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Lords of Everquest Review
publisher: Sony Online Entertainment
developer: Rapid Eye Ent.
PIII 1000, 256MB RAM, 32MB Video Card
|ESRB rating: T
release date: Dec 01, 03 (released)
|» All About Lords of Everquest on ActionTrip|
MMO enthusiasts no doubt recognize this one thanks to the well-established EverQuest franchise. Sony Online Entertainment, the creators of EQ, are currently under the limelight, thanks to titles like Planetside, Star Wars galaxies, and, of course, the long awaited full-blown sequel to EverQuest (expected to arrive on March the 14th, 2004). This year SOE made a surprising move by converting its hugely popular MMO franchise EverQuest to the RTS genre. There's no question that thousands of EQ devotees will immediately buy the game regardless of what they may read in the following review. Still, we encourage all gamers to take a gander at what we have to say before they purchase Lords of EverQuest.
As you'd expect it, the game introduces players to familiar realms and characters from EverQuest. There are three extensive single-player campaigns, each of which delivers a separate plot following specific events, characters, and races. Conveniently enough, you are welcome to try out any of the campaigns in no particular order and see which race suits you best. Lords of EverQuest allows you to play with the following factions: Shadowrealm, Elddar Alliance, and Dawn Brotherhood. The Shadowrealm, lead by the Overlord of Neriak, are a truly powerful and extremely nasty bunch. Here players have to face up to the challenges throughout a great civil war. In the Elddar Alliance, players have to complete several important tasks in order to find their missing leader. Playing with the Dawn Brotherhood forces you to repel constant attacks from the Elddar Alliance. The good thing is that all campaigns occur in the same timeline, but follow completely different characters and events. That's why we kind of expected more from the basic storyline. We were rather discouraged to find a somewhat flimsy interpretation of what is otherwise a relatively solid fantasy franchise. It also seems as if very little effort had gone into characterization and plot structure, thanks to which the game could easily come off as a monotonous experience for average gamers, especially those who have absolutely no knowledge of the EverQuest back-story. Likewise, true-hearted EQ fans might be disappointed when they discover the game reveals precious little about certain realms, characters, and events. Surprisingly, the cut-scenes are quite short, so I guess if you become really bored with the story, at least it won't take up too much of your time.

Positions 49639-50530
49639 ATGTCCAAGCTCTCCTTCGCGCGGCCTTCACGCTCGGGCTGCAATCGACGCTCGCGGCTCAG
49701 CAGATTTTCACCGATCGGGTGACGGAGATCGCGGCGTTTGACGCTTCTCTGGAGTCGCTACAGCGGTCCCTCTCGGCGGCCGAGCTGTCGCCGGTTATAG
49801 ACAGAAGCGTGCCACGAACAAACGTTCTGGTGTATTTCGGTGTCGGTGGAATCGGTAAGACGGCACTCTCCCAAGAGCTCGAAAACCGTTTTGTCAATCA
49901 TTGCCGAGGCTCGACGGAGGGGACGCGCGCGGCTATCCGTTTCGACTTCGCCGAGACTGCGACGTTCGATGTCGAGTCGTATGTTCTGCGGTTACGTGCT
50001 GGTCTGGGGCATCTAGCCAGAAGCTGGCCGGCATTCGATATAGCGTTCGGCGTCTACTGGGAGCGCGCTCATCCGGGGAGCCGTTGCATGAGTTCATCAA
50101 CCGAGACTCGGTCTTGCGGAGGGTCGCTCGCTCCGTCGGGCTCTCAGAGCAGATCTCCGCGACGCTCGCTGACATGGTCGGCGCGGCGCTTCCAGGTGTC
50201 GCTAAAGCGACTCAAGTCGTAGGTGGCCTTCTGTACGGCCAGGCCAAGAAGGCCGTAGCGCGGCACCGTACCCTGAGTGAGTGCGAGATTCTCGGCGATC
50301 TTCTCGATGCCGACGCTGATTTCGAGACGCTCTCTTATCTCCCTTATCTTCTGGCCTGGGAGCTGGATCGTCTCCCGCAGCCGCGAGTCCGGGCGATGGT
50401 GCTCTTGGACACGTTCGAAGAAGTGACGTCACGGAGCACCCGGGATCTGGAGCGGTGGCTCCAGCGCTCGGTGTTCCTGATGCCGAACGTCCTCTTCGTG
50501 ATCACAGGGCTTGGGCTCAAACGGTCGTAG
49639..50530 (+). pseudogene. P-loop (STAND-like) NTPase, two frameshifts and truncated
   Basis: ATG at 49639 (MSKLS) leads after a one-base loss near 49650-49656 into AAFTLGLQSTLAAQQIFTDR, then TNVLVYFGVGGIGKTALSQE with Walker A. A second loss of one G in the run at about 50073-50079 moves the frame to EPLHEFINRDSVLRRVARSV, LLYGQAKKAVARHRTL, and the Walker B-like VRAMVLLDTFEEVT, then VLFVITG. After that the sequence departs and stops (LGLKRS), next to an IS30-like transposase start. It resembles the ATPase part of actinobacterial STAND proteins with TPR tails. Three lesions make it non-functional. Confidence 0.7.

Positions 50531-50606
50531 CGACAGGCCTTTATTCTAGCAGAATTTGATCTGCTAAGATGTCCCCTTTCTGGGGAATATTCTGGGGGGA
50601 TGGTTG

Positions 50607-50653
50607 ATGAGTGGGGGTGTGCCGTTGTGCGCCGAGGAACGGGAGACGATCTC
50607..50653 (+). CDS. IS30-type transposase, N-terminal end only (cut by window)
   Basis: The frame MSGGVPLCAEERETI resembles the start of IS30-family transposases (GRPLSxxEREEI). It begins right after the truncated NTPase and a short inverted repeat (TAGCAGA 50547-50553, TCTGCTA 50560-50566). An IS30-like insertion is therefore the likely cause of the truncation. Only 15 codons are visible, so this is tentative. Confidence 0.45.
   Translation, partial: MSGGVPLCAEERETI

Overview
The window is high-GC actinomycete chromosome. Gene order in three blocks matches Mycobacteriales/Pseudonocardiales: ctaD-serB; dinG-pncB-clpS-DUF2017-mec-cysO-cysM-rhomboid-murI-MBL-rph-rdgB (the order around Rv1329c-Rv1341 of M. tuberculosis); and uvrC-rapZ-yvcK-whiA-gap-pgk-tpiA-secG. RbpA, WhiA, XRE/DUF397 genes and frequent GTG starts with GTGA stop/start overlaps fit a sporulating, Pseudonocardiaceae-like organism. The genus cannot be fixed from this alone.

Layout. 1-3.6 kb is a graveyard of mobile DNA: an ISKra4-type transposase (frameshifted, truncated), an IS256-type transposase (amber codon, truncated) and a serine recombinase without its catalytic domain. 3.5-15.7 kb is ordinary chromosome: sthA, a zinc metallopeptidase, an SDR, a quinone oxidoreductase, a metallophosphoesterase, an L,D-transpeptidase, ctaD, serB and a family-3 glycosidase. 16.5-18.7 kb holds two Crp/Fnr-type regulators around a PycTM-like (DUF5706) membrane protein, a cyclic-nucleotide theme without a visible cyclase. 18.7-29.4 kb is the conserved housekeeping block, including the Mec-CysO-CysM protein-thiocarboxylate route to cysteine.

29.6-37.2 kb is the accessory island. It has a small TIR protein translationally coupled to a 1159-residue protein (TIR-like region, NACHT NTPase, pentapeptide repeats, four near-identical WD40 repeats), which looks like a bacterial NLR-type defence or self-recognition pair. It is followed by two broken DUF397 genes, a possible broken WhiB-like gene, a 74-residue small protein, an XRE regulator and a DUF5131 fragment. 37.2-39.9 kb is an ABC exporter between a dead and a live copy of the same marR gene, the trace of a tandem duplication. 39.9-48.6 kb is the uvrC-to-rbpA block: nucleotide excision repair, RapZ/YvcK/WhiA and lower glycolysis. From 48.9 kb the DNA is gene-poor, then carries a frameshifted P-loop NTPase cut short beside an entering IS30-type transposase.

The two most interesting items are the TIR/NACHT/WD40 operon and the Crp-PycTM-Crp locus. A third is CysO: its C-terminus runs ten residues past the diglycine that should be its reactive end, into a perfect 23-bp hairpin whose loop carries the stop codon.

After seeing the game in action, it's likely to expect that certain gamers will want to pelt the developers for mimicking several elements from Blizzard's indisputable triumph Warcraft III: Reign of Chaos. Then again, it is our firm belief that you shouldn't impulsively discard the game on the notion of it being a mere Warcraft III rip-off. The gameplay is fluent and straightforward, and you'll get to experience a pleasing amount of RTS and RPG facets through a variety of challenging missions and well-designed maps. For one thing, it's safe to say most gamers will appreciate what the developers did with the interface. Each little bar or icon can be moved to a preferable part of the screen, giving you the freedom to adjust the game to your specific needs (a feature often omitted in many strategies nowadays).